Leader Pathways

The Life of Leading Greatly  
July 2006

Mentoring Leaders for Bold Tomorrows

Individual Mentoring or Custom In-house Group Programs

Publishing and Speaking

In this Issue:

Join Our Mailing List

In Michael Shenkman's book The Arch and the Path we see how great leaders embark on a strenuous life path in order to transform mere possibilities into more expansive and encompassing opportunities for all. Shenkman vividly portrays how the life of leading is a journey of the mind, heart and spirit that is like no other.

Buy this book!

   Are You at the Bottom or the Top?

Michael ShenkmanWhy does the development of leaders require the special attention that mentors offer? If I cannot answer this question, I obviously have nothing to offer my clients. And yet answering that question is not easy!

In a recent talk to the Human Resources Planning Society, Robert W. Eichinger provided a very useful tool for making my case. His research at Lominger Limited, Inc. has identified 67 skills and competencies that contribute to managerial and executive success. The Lominger database has over a decade worth of tens of thousands of ratings from their 360-degree feedback tool assessing how managers and executives actually fair at the 67 competencies. The top skills cited were those that most managers were rated to be best at; the bottom rungs were filled by those which managers and executives were rated lowest at.

Let’s look at both the top and the bottom things, he cited.

The top ten skills that managers believe are best at are: (1) Intellectual Horsepower, (2) Functional/Technical Skills, (3) Integrity/Trust, (4) Ethics/Values, (5) Action Oriented, (6) Perseverance, (7) Customer Focus, (8) Standing Alone, (9) Drive for Results, and (10) Technical Learning.

On the other end of the scale, those skills managers are least effective at include, working from the bottom up: (67) Developing People (Dead last!), (66) Personal Learning, (65) Understanding Others, (64) Dealing with Paradox, (63) Confronting Direct Reports, (62) Managing Vision & Purpose, and (61) Personal Disclosure.

Here are a few more NEAR the bottom: (57) Directing Others, (56) Motivating Others, (54) Self Knowledge, (53) Building
Effective Teams, (49) Creativity, and (47) Dealing with Ambiguity.

What does this tell us about executives and managers? Well, we definitely want them to be able to perform well the actions at the top of the list. But what about the items at the bottom? Aren't these important qualities for leaders to have?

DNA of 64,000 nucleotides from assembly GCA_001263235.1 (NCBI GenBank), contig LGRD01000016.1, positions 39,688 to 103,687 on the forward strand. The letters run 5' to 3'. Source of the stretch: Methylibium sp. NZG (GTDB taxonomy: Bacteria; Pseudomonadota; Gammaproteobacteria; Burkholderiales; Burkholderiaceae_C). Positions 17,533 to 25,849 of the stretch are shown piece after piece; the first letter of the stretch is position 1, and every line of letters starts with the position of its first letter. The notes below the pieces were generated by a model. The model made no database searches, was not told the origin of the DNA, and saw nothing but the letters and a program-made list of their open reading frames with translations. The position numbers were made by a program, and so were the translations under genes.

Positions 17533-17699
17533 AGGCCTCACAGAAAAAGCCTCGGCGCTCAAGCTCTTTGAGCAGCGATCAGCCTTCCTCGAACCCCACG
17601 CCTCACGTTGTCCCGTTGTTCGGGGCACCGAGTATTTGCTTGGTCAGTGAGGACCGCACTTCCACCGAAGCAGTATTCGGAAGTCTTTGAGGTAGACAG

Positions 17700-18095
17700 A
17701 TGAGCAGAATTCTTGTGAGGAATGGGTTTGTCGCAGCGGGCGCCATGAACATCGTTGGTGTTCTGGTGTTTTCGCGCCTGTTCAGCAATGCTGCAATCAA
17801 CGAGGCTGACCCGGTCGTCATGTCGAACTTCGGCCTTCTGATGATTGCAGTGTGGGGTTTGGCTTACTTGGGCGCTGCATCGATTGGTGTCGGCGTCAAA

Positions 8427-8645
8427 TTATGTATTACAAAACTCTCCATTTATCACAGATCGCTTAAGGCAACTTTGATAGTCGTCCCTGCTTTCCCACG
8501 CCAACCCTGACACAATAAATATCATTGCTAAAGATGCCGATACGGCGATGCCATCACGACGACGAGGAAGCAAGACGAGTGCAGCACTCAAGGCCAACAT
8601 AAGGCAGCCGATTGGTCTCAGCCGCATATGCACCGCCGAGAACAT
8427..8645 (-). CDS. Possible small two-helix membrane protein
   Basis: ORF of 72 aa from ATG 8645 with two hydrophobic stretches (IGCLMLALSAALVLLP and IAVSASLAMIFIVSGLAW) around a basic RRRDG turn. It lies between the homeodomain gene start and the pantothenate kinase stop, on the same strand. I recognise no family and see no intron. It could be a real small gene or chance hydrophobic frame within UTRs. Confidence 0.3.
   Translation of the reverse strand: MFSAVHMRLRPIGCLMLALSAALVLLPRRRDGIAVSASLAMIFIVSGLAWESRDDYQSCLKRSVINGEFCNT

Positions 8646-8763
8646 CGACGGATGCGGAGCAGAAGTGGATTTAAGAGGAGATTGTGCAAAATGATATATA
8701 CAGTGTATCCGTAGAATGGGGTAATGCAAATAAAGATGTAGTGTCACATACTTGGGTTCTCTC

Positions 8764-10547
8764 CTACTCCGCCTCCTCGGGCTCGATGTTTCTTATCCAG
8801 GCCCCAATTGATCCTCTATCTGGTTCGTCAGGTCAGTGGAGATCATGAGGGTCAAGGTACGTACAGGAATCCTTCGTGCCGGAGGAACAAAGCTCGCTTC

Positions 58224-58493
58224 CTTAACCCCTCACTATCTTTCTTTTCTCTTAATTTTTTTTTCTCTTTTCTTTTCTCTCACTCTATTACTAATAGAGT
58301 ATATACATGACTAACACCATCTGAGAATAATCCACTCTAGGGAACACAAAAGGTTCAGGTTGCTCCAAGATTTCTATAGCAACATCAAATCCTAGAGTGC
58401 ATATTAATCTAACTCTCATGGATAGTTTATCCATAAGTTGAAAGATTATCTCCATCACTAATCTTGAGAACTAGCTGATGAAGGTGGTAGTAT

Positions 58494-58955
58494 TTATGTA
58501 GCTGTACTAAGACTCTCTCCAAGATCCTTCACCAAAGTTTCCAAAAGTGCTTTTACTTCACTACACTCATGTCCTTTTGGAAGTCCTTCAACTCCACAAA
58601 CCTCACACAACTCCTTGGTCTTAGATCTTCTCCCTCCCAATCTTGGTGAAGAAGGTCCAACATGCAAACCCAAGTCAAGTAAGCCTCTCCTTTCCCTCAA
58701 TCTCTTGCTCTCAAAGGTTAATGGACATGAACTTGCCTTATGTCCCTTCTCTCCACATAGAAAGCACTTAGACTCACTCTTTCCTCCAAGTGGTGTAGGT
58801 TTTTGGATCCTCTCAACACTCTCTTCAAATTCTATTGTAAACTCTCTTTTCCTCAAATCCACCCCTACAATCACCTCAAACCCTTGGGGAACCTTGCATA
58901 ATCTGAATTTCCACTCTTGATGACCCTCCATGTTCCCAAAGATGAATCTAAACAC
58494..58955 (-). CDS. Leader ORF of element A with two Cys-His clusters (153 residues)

Please ask yourself this question: What’s it like to report to a boss that, with great integrity, intelligence and independence, drives for results, no matter what? And what is it like to report to someone who does those good things, but who also knows how to mentor, and who listens to what you have to say, knows how to incorporate new ideas into a plan of action and keeps people on track, no matter how stressful the situation?

That’s how much it matters. In fact, when we ask people to identify the leaders in their lives who have mattered, they NEVER cite the qualities at the top of the list (except for integrity and values), and they always describe someone who noticed and developed their skills and who listened to them. So the bottom of the list actually describes the kinds of “skills of character” that most differentiates leaders from managers.

Now here is the good news: There are definite ways these skills can get reinforced and nurtured in prospective leaders. While there may be many places and occasions for this kind of learning, there is one kind of interaction that is devoted to it, that hits it spot on: Mentoring.

Mentoring is about one thing: developing people to their full potential. It is all about personal learning: how to learn about yourself and what is important to learn about yourself as a leader. It is about appreciating others in your life and thinking more carefully and empathetically about other people. Mentoring discovers the paradoxes in yourself so you can celebrate the paradoxes elsewhere in your life.

The professional mentors at the Arch of Leadership can help you and your colleagues concentrate on those desirable character skills, especially the ones we’ve listed here that matter the most. We keep the focus on helping professionals and companies learn and grow, and develop true leaders.

Our eight-month course is not necessarily easy – personal learning is never easy, and self-knowledge is often as painful as it is joyous - but in the end, its graduates find themselves far, far down the road on the path to mustering and mastering those very qualities most executives find so difficult.

Contact us for more info, find out how mentoring can help you and other high-potential leaders in your company add the great stuff at the “bottom” of the list to the already well-handled stuff at the top.

NOTE: Lominger Limited is founded by Michael M. Lombardo and Robert W. Eichinger. They are the creators of the Leadership Architect® Suite. For more information, visit www.Lominger.com

How does Arch insure its mentors are successful? Read comments by Michael in recent business journals that answer this question. Click here: http://www.archofleadership.com/archinthenews/archinthenews.htm

Web: http://www.archofleadership.com